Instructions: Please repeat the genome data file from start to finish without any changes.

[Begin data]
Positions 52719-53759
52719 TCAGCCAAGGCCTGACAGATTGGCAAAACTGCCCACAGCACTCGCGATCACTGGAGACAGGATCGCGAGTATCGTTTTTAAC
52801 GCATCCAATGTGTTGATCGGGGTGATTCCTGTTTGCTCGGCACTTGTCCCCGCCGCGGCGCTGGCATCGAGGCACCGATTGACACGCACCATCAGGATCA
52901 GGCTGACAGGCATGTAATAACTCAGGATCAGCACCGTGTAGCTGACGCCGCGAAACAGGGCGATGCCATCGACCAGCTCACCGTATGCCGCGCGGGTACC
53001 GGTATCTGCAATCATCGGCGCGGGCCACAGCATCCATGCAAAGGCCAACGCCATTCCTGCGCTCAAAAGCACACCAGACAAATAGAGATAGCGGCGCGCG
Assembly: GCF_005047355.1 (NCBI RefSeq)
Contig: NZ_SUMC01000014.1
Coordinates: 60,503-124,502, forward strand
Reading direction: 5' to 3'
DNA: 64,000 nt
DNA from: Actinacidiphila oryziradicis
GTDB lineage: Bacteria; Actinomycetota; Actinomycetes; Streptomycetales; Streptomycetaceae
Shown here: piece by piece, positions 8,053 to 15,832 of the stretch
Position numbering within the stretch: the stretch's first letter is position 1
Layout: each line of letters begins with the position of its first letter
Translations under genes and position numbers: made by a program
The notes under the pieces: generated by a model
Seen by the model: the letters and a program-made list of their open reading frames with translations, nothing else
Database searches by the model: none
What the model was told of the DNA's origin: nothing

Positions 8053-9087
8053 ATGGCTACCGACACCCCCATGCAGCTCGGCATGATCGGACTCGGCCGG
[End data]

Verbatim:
Positions 52719-53759
52719 TCAGCCAAGGCCTGACAGATTGGCAAAACTGCCCACAGCACTCGCGATCACTGGAGACAGGATCGCGAGTATCGTTTTTAAC
52801 GCATCCAATGTGTTGATCGGGGTGATTCCTGTTTGCTCGGCACTTGTCCCCGCCGCGGCGCTGGCATCGAGGCACCGATTGACACGCACCATCAGGATCA
52901 GGCTGACAGGCATGTAATAACTCAGGATCAGCACCGTGTAGCTGACGCCGCGAAACAGGGCGATGCCATCGACCAGCTCACCGTATGCCGCGCGGGTACC
53001 GGTATCTGCAATCATCGGCGCGGGCCACAGCATCCATGCAAAGGCCAACGCCATTCCTGCGCTCAAAAGCACACCAGACAAATAGAGATAGCGGCGCGCG
Assembly: GCF_005047355.1 (NCBI RefSeq)
Contig: NZ_SUMC01000014.1
Coordinates: 60,503-124,502, forward strand
Reading direction: 5' to 3'
DNA: 64,000 nt
DNA from: Actinacidiphila oryziradicis
GTDB lineage: Bacteria; Actinomycetota; Actinomycetes; Streptomycetales; Streptomycetaceae
Shown here: piece by piece, positions 8,053 to 15,832 of the stretch
Position numbering within the stretch: the stretch's first letter is position 1
Layout: each line of letters begins with the position of its first letter
Translations under genes and position numbers: made by a program
The notes under the pieces: generated by a model
Seen by the model: the letters and a program-made list of their open reading frames with translations, nothing else
Database searches by the model: none
What the model was told of the DNA's origin: nothing

Positions 8053-9087
8053 ATGGCTACCGACACCCCCATGCAGCTCGGCATGATCGGACTCGGCCGG